Chickie's & Pete's to Face 'Tip Skimming' Lawsuit
Local sports bar could have to face up to 300 plaintiffs in a case alleging they did not fairly pay workers.
The Eagles rough 2012 season isn't the only thing to complain about in a local sports bar.
Bartenders, waiters and waitresses of Chickie's & Pete's claim the famed chain was skimming money off the staffs' wages, according to a report in Metro.
"The suit originally claimed that Chickie's & Pete's skirted minimum wage requirements by forcing bartenders and waitstaff to pay two to four percent of their gross sales back to the restaurant in cash, a fee workers allegedly called the 'Pete Tax' in reference to owner Pete Ciarrocchi," said the article.
The plantiffs in the case, originally started by bartender Anthony LaPlante, may soon grow to over 300.
"As more people find out about their rights, they want to join up on the case," plaintiffs' attorney Louis Pechman of Berke-Weiss & Pechman said to Metro. "And we're happy to have more participation."
The plantiffs have since ammended LaPlante's original case, adding to it that they were often required to pay out-of-pocket if their tips didn't cover the Pete Tax.
"The complaint also claims that those employees who didn't make enough to cover the tip-out were told by managers to 'tap MAC,' or withdraw the money from their personal bank accounts," reported Metro.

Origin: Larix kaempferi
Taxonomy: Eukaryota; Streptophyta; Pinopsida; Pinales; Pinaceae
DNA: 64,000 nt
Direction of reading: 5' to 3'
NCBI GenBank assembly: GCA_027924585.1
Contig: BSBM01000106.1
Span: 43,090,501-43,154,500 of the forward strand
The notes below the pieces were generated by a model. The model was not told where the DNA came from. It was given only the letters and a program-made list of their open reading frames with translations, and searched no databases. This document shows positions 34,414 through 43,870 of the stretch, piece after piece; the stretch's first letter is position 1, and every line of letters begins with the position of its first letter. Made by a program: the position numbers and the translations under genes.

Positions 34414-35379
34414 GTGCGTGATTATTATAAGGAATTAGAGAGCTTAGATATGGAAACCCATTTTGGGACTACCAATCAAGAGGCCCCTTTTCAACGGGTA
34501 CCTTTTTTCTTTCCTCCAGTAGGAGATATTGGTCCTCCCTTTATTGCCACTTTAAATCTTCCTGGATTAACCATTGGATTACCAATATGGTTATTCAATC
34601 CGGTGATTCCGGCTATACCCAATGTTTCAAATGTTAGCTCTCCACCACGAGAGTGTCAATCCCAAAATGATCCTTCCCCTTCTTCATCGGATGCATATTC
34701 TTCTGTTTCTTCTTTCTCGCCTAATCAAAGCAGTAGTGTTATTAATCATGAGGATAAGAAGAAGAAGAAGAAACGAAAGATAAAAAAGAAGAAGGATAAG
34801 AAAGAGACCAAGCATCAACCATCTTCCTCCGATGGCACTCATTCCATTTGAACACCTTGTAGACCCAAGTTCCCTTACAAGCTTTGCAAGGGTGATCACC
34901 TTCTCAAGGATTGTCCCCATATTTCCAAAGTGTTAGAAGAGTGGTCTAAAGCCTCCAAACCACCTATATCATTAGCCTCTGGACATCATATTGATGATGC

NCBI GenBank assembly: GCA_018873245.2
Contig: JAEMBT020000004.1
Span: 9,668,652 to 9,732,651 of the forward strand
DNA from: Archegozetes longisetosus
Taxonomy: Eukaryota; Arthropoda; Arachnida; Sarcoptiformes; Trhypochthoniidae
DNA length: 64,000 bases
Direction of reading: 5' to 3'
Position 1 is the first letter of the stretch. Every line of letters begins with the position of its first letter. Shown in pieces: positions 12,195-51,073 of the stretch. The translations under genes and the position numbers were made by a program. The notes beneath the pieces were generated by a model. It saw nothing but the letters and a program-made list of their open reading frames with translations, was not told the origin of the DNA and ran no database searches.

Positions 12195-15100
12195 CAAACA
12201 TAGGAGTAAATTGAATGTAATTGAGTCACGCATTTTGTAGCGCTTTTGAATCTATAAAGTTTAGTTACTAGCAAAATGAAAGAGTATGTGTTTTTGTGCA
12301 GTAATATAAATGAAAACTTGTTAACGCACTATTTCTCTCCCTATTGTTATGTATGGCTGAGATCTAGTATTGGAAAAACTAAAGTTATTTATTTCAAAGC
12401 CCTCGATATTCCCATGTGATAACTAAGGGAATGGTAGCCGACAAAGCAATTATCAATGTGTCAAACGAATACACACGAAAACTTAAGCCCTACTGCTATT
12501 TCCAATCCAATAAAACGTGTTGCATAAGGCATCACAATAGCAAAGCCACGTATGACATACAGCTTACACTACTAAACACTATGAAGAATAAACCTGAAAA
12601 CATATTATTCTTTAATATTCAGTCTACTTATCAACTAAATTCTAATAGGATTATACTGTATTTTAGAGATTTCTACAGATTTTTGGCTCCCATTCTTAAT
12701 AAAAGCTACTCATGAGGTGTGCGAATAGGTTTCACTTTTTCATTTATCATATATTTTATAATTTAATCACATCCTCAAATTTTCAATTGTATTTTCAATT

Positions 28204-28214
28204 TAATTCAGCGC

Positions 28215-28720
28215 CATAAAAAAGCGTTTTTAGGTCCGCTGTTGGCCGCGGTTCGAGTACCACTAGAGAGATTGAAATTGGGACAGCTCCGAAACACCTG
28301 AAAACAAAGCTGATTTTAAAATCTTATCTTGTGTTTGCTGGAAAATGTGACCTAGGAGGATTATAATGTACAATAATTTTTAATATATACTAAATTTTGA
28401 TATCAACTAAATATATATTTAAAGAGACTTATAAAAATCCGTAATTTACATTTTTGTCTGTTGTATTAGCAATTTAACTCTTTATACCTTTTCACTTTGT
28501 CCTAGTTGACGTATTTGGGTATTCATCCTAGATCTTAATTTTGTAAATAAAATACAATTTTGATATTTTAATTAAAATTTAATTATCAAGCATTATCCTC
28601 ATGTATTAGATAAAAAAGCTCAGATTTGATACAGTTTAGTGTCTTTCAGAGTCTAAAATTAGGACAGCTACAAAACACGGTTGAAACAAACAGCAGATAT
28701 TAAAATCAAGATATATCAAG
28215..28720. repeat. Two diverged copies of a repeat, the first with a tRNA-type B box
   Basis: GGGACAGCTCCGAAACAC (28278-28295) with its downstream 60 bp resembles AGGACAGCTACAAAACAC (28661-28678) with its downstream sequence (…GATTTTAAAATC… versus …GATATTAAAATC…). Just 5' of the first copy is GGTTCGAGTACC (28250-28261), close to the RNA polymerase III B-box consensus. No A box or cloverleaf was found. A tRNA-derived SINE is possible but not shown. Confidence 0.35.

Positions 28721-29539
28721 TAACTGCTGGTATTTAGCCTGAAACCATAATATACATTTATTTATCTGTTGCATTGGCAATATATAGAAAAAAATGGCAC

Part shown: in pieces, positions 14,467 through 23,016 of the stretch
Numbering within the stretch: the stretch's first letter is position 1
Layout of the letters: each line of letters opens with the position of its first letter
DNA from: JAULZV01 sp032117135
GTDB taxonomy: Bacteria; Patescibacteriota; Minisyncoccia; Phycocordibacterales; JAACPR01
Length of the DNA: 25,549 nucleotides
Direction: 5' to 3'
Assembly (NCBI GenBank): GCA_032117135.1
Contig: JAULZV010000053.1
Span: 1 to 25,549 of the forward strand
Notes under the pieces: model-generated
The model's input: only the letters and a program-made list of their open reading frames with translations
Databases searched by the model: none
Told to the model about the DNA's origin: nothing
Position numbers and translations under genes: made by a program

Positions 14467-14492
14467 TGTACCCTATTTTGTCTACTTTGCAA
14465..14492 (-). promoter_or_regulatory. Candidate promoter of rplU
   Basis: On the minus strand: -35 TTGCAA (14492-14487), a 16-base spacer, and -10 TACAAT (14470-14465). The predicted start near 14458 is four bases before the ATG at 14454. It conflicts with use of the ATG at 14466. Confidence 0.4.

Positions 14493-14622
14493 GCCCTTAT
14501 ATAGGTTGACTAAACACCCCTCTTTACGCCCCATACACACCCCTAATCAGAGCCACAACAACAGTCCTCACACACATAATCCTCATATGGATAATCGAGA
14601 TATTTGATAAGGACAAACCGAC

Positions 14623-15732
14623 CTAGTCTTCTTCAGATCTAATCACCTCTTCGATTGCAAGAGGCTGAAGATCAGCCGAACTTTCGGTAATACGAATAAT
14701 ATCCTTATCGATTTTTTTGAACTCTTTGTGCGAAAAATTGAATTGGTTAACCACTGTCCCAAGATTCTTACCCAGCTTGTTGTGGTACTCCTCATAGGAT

The "taxes" were collected weekly, according to the report, by local managers and then picked up by a representative from corporate.
A spokesman for Chickie's & Pete's, Kevin Feeley, said that owner Pete Ciarrocchi, issued the following statement to Metro:
"These allegations are, first of all, that – just allegations at this point," Feeley said in his statement. "But what Pete has said from the start is, 'Look, we're certainly looking into this and trying to determine if there's a factual basis for the allegations.' If it turns out there are things that need to be changed, Pete's always going to err on the side of trying to do the right thing for his employees."
Other allegations in the case, according to Metro, included:
- Forcing employees to clean carpeted sections with brooms, thusly forcing them to purchase their own vaccum cleaners
- Forcing staff to cover any "dine-and-dash" customers' bills
- Requiring staff to wear company T-shirts and deducting amounts from paychecks to cover cost
- Paying flat $15 shift payments for shifts lasting more than 10 hours